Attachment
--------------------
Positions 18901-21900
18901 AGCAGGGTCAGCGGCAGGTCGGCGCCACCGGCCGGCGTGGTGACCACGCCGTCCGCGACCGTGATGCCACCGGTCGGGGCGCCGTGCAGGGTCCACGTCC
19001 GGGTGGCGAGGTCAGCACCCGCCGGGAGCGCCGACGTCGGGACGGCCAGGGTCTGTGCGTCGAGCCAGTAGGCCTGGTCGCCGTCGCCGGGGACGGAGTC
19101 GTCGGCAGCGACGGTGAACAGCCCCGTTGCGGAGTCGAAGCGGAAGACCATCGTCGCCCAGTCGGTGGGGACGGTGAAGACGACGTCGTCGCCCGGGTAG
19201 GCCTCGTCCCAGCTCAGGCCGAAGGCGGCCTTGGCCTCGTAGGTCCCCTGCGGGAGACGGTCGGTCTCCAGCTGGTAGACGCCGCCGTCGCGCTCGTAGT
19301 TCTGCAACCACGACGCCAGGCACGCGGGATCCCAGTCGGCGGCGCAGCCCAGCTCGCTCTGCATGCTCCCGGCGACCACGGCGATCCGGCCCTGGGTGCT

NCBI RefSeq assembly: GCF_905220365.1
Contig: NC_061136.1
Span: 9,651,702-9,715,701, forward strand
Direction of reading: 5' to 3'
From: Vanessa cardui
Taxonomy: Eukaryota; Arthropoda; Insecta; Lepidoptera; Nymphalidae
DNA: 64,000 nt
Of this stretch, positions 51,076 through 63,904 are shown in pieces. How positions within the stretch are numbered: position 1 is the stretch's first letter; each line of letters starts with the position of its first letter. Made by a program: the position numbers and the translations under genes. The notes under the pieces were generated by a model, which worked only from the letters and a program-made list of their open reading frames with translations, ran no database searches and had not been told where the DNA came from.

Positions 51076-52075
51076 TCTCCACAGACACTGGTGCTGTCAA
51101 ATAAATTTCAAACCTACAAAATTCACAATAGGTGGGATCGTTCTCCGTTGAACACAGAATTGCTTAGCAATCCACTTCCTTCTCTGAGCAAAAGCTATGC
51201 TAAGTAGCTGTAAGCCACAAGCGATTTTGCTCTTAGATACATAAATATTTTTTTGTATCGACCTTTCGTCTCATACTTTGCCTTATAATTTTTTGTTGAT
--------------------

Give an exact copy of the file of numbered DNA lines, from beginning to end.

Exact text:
Positions 18901-21900
18901 AGCAGGGTCAGCGGCAGGTCGGCGCCACCGGCCGGCGTGGTGACCACGCCGTCCGCGACCGTGATGCCACCGGTCGGGGCGCCGTGCAGGGTCCACGTCC
19001 GGGTGGCGAGGTCAGCACCCGCCGGGAGCGCCGACGTCGGGACGGCCAGGGTCTGTGCGTCGAGCCAGTAGGCCTGGTCGCCGTCGCCGGGGACGGAGTC
19101 GTCGGCAGCGACGGTGAACAGCCCCGTTGCGGAGTCGAAGCGGAAGACCATCGTCGCCCAGTCGGTGGGGACGGTGAAGACGACGTCGTCGCCCGGGTAG
19201 GCCTCGTCCCAGCTCAGGCCGAAGGCGGCCTTGGCCTCGTAGGTCCCCTGCGGGAGACGGTCGGTCTCCAGCTGGTAGACGCCGCCGTCGCGCTCGTAGT
19301 TCTGCAACCACGACGCCAGGCACGCGGGATCCCAGTCGGCGGCGCAGCCCAGCTCGCTCTGCATGCTCCCGGCGACCACGGCGATCCGGCCCTGGGTGCT

NCBI RefSeq assembly: GCF_905220365.1
Contig: NC_061136.1
Span: 9,651,702-9,715,701, forward strand
Direction of reading: 5' to 3'
From: Vanessa cardui
Taxonomy: Eukaryota; Arthropoda; Insecta; Lepidoptera; Nymphalidae
DNA: 64,000 nt
Of this stretch, positions 51,076 through 63,904 are shown in pieces. How positions within the stretch are numbered: position 1 is the stretch's first letter; each line of letters starts with the position of its first letter. Made by a program: the position numbers and the translations under genes. The notes under the pieces were generated by a model, which worked only from the letters and a program-made list of their open reading frames with translations, ran no database searches and had not been told where the DNA came from.

Positions 51076-52075
51076 TCTCCACAGACACTGGTGCTGTCAA
51101 ATAAATTTCAAACCTACAAAATTCACAATAGGTGGGATCGTTCTCCGTTGAACACAGAATTGCTTAGCAATCCACTTCCTTCTCTGAGCAAAAGCTATGC
51201 TAAGTAGCTGTAAGCCACAAGCGATTTTGCTCTTAGATACATAAATATTTTTTTGTATCGACCTTTCGTCTCATACTTTGCCTTATAATTTTTTGTTGAT